FIG. 8 illustrates an example of a geographic network of users, according to various aspects of the present disclosure. In some examples, a geographic network may be executed by a geographic network platform, such as a geographic network platform operating on the server 224 and/or one or more other or additional components of the network of servers/backend devices 220. As such, the server 224 and/or one or more other or additional components of the network of servers/backend devices 220 may store and/or maintain the components, features, and/or functionality of the geographic network platform. In some examples, and without limitation, the geographic network may be a neighborhood-oriented or local-oriented network, such as Neighborhoods® or Nextdoor®. In other examples, and without limitation, the geographic network may be a social media network (or a feature within a social media network), such as Facebook®, Twitter®, or Instagram®.
The geographic network platform may enable users of the geographic network to share content (e.g., image data 406, audio data 408, text data 414, input data 410, motion data 412, and/or other data from the user's A/V device 210 and/or the user's client device 214, 216) with other users of the geographic network. The geographic network platform may allow users that are located within geographic area(s) to register with the geographic network to access content shared by other users within the geographic area(s). As such, the content that a particular user may have access to may be based on the user's location (e.g., the location of the user's residence, the location of one or more A/V devices associated with the user, the current location of the user (e.g., based on a location of the user's client device), etc.) and/or the location of the electronic device(s) (e.g., the A/V device 210, the client device(s) 214, 216, etc.) that generated the content. For example, users that are located in a geographic area may share content with other users in the geographic area and/or in a similar geographic area, and/or users may view content shared by other users that are located within his or her geographic area (e.g., a neighborhood, a town, a city, a state, a user-defined area, etc.) and/or in a similar geographic area.
In some examples, a user may register with the geographic network platform if the user has an A/V device and/or has an application (e.g., a mobile application, a web application, etc.) associated with the geographic network installed on and/or running on his or her client device. When registering for the geographic network, the user may register, or be required to register, with respect to a geographic area. In some examples, a user may register with the geographic area of the geographic network if the user's residence is located within the geographic area and/or the user has A/V device(s) located (e.g., installed) within the geographic area. In some examples, a user may be a member to one or more geographic areas of the geographic network.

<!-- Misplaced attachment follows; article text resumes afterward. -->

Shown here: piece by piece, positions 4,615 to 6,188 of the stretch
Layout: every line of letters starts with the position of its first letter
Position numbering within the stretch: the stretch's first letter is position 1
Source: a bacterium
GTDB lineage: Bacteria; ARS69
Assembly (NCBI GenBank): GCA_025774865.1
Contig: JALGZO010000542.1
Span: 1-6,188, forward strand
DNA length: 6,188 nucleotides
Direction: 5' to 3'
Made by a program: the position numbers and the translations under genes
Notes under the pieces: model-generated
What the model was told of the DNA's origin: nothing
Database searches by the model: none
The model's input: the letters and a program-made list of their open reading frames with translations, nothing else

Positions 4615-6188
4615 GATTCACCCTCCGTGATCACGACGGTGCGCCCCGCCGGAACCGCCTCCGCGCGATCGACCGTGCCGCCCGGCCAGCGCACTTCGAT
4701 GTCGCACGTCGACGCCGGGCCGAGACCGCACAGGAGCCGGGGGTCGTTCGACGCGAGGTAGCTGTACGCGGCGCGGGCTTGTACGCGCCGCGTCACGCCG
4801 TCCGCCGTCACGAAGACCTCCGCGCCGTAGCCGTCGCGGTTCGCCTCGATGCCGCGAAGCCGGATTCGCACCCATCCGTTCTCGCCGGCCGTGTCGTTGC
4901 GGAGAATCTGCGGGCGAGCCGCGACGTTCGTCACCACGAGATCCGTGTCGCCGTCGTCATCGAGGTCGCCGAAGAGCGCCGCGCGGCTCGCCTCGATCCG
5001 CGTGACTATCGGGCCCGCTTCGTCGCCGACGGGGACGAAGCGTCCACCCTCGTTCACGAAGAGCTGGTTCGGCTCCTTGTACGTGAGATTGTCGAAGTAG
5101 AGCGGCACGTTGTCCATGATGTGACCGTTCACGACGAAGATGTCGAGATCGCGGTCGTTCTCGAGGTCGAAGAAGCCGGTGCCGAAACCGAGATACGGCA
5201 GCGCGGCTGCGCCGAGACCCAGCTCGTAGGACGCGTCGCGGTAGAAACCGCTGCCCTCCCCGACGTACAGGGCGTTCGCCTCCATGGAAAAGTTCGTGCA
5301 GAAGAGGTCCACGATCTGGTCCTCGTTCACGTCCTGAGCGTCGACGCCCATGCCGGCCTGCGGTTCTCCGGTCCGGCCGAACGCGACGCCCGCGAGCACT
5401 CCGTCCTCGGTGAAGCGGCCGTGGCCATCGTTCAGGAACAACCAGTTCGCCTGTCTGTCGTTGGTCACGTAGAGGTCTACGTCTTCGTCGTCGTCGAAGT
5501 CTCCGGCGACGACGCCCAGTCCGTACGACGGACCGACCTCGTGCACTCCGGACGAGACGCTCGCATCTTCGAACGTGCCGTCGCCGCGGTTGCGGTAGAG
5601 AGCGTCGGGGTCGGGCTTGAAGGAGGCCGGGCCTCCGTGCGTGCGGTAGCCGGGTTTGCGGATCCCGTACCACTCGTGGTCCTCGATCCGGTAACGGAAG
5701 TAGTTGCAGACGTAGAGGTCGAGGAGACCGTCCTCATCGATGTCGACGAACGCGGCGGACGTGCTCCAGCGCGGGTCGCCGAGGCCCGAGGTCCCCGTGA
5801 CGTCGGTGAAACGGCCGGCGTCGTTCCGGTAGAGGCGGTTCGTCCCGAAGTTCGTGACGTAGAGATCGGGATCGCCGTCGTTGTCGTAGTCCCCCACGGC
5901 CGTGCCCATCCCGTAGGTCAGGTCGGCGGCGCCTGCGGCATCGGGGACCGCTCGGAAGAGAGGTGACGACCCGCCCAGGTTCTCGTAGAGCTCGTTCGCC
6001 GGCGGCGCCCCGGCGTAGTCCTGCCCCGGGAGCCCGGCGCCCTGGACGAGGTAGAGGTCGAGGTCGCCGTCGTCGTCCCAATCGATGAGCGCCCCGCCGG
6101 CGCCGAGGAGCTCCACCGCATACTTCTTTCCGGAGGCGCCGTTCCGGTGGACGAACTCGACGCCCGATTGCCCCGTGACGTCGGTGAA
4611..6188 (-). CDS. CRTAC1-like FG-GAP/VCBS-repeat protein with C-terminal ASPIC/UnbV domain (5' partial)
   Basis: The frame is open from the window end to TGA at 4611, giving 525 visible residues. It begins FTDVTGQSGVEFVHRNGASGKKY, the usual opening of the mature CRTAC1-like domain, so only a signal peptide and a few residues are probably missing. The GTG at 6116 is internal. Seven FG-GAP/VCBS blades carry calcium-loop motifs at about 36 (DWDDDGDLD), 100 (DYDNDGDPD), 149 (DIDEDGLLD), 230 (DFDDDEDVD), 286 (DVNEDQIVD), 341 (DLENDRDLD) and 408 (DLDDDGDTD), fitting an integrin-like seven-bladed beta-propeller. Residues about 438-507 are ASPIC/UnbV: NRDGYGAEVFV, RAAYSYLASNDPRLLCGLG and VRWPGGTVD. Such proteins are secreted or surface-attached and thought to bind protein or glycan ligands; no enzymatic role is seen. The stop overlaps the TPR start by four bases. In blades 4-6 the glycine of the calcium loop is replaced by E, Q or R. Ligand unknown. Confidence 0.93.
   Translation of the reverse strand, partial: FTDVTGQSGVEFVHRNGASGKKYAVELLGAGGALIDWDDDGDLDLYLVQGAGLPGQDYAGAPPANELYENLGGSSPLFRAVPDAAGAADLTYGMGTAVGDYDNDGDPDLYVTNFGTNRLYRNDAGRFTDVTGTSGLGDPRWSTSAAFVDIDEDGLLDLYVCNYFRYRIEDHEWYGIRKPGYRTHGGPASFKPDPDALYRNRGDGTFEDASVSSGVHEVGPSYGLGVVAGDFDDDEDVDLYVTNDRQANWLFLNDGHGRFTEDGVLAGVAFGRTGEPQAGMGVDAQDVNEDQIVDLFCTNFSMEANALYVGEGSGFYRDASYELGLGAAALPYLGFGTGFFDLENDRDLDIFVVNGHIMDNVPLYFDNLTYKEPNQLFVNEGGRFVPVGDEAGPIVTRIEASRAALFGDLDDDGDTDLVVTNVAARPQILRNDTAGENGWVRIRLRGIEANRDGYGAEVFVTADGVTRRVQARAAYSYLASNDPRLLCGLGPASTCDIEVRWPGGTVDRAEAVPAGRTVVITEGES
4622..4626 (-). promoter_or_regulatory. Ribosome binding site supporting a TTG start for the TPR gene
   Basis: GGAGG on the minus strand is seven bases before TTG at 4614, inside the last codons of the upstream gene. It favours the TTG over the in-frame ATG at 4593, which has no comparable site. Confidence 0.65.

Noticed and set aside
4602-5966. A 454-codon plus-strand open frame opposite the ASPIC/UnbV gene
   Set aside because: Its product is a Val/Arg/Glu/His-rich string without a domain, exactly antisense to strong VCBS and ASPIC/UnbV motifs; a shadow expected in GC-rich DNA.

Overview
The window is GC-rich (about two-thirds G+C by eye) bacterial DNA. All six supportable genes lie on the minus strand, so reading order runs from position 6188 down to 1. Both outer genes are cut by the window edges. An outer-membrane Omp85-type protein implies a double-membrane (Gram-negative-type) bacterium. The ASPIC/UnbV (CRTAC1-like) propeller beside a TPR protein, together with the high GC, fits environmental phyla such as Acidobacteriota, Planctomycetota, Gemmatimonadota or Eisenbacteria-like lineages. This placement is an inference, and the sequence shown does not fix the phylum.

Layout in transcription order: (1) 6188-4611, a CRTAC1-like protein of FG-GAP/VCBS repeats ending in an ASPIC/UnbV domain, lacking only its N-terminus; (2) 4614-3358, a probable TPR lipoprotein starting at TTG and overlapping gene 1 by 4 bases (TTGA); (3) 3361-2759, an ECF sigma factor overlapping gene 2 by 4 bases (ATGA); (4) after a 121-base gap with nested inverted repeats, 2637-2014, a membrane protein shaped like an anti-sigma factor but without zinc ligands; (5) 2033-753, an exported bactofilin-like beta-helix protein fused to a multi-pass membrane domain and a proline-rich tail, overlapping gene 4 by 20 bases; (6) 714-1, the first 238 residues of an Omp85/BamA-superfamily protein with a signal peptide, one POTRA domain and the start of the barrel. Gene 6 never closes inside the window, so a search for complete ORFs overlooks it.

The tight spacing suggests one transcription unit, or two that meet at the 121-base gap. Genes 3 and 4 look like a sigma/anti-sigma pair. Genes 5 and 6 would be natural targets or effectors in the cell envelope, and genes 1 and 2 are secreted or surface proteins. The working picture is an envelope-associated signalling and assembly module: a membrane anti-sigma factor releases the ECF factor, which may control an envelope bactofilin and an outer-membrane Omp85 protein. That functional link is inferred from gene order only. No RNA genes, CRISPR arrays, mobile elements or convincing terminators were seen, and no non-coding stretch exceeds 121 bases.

In some examples, a user may be verified to a geographic area of the geographic network that the user is requesting to join. For example, to determine if the user is actually located within a geographic area, GNSS data of the user's A/V device may be used (e.g., during and/or after installation, provisioning, and/or setup of the A/V device). As another example, to determine if the user is actually located within a geographic area, GNSS data of the user's client device may be compared (e.g., over a period time) to an address input by the user. For example, if the user inputs an address, and the location of the user's client device is within a threshold proximity to the address (e.g., over the period of time, which may be, for example and without limitation, four hours, six hours, twenty-four hours, two days, etc.), the user may be verified to the address, and thus verified to the geographic area of the geographic network. A verified user may have full access to features of the geographic network, and/or full access to content shared by other users of the geographic network in the geographic area for which the user is verified. Non-verified users may have limited access to features and/or content of the geographic network. For example, non-verified users may only be able to view content, but not interact with (e.g., comment on, like, share, etc.) the content, and/or may not be able to share his or her own content. A single user may be a verified user of one geographic area of the geographic network and may be a non-verified user of a second geographic area of the geographic network.